21st Century Cures Act Improves Funding Outlook for Orphan Drugs
On December 13, 2016, Barack Obama signed the 21st Century Cures Act into law. The Act, says FDA Voice, “builds on FDA’s ongoing efforts to advance medical product innovation and ensure that patients get access to treatments as quickly as possible, with continued assurance from high quality evidence that they are safe and effective.” The new law is a big step forward for orphan drugs, which are used to treat rare diseases such as mesothelioma.
If you haven’t heard of orphan drugs, they are defined as drugs and biologics intended for the safe and effective treatment, diagnosis or prevention of rare diseases and disorders that affect fewer than 200,000 people in the U.S., or that affect more than 200,000 persons, but are not expected to recover the costs of developing and marketing a treatment drug. 21st Century Cures amends the Orphan Drug Act to expand the Orphan Drug Grant program so that prospectively planned and designed observational studies and other natural history analysis can qualify, so long as the studies/analyses are used to develop or validate a drug development tool related to a rare disease or condition or understand the full spectrum of disease manifestations, including genotypic and phenotypic variability and identifying and defining distinct subpopulations affected by a rare disease or condition. Previously the Orphan Drug Grant program was limited to clinical and pre-clinical studies in rare diseases.
Around 3,200 mesothelioma cases are diagnosed annually, says the National Institutes of Health (NIH), and the disease is one of the toughest forms of cancer to treat. Because mesothelioma is a unique disease, doctors rely heavily on innovative, investigational drugs, used alone or in combination with traditional treatments, to treat the condition. With grant funding now available for earlier stage research, the hope is that the focus on lesser understood rare diseases such as mesothelioma will increase, and more orphan therapies will be developed in the future—therapies like Ofev (nintedanib).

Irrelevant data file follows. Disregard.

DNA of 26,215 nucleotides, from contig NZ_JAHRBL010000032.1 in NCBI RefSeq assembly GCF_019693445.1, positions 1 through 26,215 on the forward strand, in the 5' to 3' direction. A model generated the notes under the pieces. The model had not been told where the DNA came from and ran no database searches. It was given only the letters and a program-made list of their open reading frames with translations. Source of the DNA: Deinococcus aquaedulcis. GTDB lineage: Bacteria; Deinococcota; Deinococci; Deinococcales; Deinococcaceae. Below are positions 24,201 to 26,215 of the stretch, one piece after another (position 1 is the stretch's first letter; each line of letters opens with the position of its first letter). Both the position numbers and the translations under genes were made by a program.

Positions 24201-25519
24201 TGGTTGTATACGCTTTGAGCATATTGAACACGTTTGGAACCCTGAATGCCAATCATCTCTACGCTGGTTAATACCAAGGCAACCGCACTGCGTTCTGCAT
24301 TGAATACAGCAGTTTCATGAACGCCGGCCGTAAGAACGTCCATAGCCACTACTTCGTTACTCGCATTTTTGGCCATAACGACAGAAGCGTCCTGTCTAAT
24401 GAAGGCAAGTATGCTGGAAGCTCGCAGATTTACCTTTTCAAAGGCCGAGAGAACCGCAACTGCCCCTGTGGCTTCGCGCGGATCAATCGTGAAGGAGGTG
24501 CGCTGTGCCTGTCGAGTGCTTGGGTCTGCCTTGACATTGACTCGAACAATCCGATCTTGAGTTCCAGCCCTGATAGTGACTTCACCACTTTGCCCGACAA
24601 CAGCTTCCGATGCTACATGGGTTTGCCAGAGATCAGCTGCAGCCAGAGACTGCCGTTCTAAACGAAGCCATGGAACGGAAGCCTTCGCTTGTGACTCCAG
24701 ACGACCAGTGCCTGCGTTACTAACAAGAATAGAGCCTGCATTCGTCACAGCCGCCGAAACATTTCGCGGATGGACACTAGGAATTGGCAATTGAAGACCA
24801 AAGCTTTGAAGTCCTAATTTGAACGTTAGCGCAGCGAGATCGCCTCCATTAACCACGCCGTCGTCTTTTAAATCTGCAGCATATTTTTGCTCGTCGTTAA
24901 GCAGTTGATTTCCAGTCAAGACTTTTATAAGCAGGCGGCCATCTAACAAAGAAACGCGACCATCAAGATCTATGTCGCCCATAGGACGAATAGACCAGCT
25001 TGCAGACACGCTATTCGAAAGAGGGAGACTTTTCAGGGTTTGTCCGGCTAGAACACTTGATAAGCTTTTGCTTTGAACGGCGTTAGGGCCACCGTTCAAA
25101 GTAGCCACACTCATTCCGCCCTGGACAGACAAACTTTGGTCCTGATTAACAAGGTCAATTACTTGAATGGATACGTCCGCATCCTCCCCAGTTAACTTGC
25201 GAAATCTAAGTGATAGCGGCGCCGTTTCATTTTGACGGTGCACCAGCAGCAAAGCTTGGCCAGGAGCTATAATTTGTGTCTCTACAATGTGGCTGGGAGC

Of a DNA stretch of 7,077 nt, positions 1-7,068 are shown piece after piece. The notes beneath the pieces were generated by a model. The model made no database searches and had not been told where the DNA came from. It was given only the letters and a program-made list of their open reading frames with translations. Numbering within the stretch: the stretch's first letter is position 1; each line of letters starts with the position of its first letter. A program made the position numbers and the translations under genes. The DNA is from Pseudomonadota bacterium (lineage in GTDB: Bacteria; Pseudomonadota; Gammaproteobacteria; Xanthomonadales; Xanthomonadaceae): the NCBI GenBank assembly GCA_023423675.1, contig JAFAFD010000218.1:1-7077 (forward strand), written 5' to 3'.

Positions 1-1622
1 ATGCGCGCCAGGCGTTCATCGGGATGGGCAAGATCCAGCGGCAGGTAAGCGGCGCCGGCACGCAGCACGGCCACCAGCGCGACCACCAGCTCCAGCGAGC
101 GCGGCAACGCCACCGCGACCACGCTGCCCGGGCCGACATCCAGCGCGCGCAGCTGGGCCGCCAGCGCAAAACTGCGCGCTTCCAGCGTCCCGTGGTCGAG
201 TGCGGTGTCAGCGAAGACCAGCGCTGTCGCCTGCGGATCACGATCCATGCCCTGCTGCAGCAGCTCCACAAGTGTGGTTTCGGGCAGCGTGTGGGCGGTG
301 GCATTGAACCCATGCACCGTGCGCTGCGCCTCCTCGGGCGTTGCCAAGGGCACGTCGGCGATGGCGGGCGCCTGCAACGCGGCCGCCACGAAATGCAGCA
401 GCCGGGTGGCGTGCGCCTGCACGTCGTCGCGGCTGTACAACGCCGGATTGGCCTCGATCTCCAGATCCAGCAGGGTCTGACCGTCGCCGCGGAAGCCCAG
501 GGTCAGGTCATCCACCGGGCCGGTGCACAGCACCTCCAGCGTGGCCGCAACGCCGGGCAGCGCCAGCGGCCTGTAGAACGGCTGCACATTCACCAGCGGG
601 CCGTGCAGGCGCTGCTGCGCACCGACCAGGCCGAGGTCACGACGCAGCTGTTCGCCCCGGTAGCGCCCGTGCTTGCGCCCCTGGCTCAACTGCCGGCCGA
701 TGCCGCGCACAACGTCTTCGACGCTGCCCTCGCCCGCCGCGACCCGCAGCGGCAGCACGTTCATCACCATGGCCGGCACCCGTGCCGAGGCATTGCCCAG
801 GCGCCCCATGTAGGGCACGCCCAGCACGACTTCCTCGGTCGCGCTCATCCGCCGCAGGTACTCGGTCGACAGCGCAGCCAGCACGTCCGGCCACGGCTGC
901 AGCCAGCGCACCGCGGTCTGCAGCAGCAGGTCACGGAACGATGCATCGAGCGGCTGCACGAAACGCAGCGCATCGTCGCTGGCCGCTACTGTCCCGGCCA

Just one day after the Act was signed, Boehringer Ingelheim announced that the U.S. Food and Drug Administration (FDA) had granted orphan drug designation to nintedanib for the treatment of mesothelioma. “The drug has shown promise as a potential treatment for malignant pleural mesothelioma in clinical trials to-date,” says Martina Flammer, Vice President of Clinical Development & Medical Affairs Specialty Care at Boehringer Ingelheim. “This designation is a validating milestone in its development.”
Researchers at Boehringer Ingelheim are now recruiting participants for a large meso-nintedanib study. They plan to randomize 450 patients at 137 sites in 27 countries.
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